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World Powers Meet Amid Optimism Over Iran Sanctions

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China said Tuesday it wants clarification on a few points in a proposed new package of sanctions against Iran amid optimism that the major powers were moving closer to agreement on measures to pressure Iran to suspend uranium enrichment.

A meeting of ambassadors from the five permanent Security Council nations and Germany to discuss reactions from their capitals to the package was delayed because Russia was waiting for instructions from Moscow.

The meeting started late Tuesday morning after Russia's U.N. Ambassador Vitaly Churkin arrived, saying he had received his instructions. China's U.N. Ambassador Wang Guangya had arrived much earlier, but he said he still had no instructions from Beijing.

The modest package of new sanctions against Iran is likely to include an embargo on Iranian arms exports and an asset freeze on more individuals and companies associated with Tehran's nuclear and missile programs, council diplomats said.

It is also likely to include a ban on government loans to Iran, but a travel ban is out, and there will likely be no ban on arms imports or on export credit guarantees for companies doing business in Iran, the diplomats said.

"I think there are a few points we still need clarifications from others, but basically I have to say yesterday we made some progress, and this progress are important," Wang told reporters Tuesday.

Germany's U.N. Ambassador Thomas Matussek headed into Tuesday's meeting saying, "I'm very optimistic."

Monitor the nuclear showdown in FOXNews.com's Iran Center.

Ambassadors from the United States, Russia, China, Britain, France and Germany emerged from a closed-door meeting late Monday far more optimistic than ever before, but also cautious because of potential problems with every proposal in the package.

France's U.N. Ambassador Jean-Marc de La Sabliere hailed the progress saying, "we are now very close."

Acting U.S. Ambassador Alejandro Wolff also reported "good progress" but cautioned that there were still some concerns.

"It's a package approach, and so there are things that we're very pleased about, and things that we're less pleased about -- and likewise for probably every delegation involved," he said.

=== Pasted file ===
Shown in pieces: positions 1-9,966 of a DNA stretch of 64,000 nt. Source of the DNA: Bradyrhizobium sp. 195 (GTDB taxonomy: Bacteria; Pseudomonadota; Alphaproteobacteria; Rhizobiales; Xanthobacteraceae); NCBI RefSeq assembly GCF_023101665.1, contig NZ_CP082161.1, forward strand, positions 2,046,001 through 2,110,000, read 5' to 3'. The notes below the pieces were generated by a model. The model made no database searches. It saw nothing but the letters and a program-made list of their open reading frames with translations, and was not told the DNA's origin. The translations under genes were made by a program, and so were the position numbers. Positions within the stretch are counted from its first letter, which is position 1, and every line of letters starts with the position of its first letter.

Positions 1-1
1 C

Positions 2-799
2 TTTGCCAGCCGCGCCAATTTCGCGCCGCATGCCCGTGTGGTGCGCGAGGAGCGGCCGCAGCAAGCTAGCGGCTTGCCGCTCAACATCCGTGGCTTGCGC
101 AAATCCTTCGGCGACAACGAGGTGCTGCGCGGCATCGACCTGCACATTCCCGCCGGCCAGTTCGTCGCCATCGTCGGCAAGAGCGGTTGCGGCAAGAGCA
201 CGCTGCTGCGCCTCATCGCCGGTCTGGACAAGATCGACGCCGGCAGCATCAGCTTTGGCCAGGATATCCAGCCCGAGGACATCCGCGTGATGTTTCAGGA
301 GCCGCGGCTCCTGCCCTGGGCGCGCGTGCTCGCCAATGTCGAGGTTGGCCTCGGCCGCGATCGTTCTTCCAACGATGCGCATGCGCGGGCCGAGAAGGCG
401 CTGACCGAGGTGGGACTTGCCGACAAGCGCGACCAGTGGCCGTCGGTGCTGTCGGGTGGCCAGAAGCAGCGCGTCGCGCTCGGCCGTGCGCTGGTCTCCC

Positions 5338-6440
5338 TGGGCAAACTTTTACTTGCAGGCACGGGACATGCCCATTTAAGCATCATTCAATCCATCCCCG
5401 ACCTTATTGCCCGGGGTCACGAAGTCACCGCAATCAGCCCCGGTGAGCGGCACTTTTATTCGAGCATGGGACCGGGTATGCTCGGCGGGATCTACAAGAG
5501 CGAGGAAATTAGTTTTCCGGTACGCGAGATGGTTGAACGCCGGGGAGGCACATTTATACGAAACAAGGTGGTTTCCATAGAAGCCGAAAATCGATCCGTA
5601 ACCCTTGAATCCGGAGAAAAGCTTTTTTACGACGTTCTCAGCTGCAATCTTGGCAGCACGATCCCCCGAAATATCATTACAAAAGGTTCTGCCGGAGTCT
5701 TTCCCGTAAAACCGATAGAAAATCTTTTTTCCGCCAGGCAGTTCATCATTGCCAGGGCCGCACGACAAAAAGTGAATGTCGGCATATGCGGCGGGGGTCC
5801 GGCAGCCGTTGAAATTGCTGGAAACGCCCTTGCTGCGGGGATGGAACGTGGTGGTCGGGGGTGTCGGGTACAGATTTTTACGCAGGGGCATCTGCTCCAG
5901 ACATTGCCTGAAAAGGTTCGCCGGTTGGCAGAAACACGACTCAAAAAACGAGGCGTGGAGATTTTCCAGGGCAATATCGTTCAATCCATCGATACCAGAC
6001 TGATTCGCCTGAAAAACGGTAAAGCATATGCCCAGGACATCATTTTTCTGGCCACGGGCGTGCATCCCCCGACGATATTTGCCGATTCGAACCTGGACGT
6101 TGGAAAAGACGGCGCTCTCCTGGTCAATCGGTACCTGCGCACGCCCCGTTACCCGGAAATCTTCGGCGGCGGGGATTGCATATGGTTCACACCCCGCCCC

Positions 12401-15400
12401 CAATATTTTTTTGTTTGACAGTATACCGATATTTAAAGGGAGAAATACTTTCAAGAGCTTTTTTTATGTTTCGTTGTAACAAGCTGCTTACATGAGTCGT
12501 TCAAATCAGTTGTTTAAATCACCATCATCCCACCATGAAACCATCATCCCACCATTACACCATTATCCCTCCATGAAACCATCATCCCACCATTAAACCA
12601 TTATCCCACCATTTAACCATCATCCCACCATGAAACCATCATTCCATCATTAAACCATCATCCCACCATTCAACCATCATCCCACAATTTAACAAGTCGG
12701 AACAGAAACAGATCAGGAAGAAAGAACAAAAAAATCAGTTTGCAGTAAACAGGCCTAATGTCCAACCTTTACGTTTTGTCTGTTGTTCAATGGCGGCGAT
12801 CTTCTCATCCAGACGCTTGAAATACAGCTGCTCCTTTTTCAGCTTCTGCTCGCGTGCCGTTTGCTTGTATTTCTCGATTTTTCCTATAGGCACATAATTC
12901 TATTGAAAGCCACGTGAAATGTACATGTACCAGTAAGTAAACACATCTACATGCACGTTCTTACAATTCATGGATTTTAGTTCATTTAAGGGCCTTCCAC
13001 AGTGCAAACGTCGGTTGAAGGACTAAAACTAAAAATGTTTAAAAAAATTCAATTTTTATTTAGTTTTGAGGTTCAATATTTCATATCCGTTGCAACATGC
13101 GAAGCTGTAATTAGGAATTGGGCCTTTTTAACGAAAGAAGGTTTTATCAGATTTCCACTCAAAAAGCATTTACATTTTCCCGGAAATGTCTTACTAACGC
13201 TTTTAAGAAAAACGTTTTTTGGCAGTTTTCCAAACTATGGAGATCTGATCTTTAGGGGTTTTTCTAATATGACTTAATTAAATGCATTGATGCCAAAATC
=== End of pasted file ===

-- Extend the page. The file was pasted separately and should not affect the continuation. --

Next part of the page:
Russia's U.N. Ambassador Vitaly Churkin cautioned that "the devil is in the details."

The five permanent council members are expected to present the package to the 10 non-permanent council members sometime Tuesday, and their concerns must also be addressed.

"If everything goes well, our hope would be to get it done by the end of the week -- a vote," Wolff said.

In December, the Security Council voted unanimously to impose limited sanctions against Iran for its refusal to freeze uranium enrichment. It ordered all countries to stop supplying Iran with materials and technology that could contribute to its nuclear and missile programs and to freeze assets of 10 key Iranian companies and 12 individuals related to those programs.

The council warned it would adopt further nonmilitary sanctions if Iran refused to comply.

Iran insists its enrichment program is peaceful and aimed solely at producing nuclear energy, but the U.S., European nations, and the U.N. nuclear watchdog are concerned that Iran's goal is to produce nuclear weapons.

When Iran expanded its enrichment program in defiance of the council, the six countries started considering possible new sanctions including a travel ban, an arms embargo, trade restrictions, and an expanded list of people and companies subject to an asset freeze.

The United States and the Europeans favored all the measures but Russia and China, which have close commercial ties with Iran, are reluctant to impose tough new sanctions.

China's Wang said Monday the six countries agreed to impose an embargo on arms exports from Iran -- but not on imports. The six are still debating whether to ask the 191 other U.N. members states to "exercise vigilance or restraint" in selling seven categories of heavy weapons to Iran.

There also appears to be agreement on expanding the list of individuals and entities subject to an asset freeze. Li Junhua, a senior diplomat in China's U.N. mission, said a much bigger list of individuals and entities was being studied in capitals.

Wolff said "one of the trickiest issues that we're still discussing" is a proposal to freeze the assets of companies controlled by Iran's Revolutionary Guards, an elite corps that oversees vital Iranian interests, including oil and natural gas installations and the nation's missile arsenal.

Russia has raised concerns that mentioning the Revolutionary Guards would amount to censuring the entire institution.

To win unanimous council approval of the December resolution, a mandatory travel ban was dropped.

The resolution that was adopted calls on all states "to exercise vigilance" regarding the entry or transit through their territory of the Iranians on the U.N. list and notify the Security Council committee monitoring sanctions when those Iranians show up in their country.

Li said the new resolution would generally follow that language, calling on countries to "exercise vigilance and restraint."

In the financial area, China has resisted proposed cutbacks on loan guarantees for companies doing business in Iran, a measure strongly supported by the United States.

Wang indicated that the only financial or trade measure likely to be approved is the ban on government loans to Iran.

As in the December resolution, the diplomats said the new resolution is expected to ask U.N. nuclear chief Mohamed ElBaradei to report to the council on Iran's compliance in 60 days.

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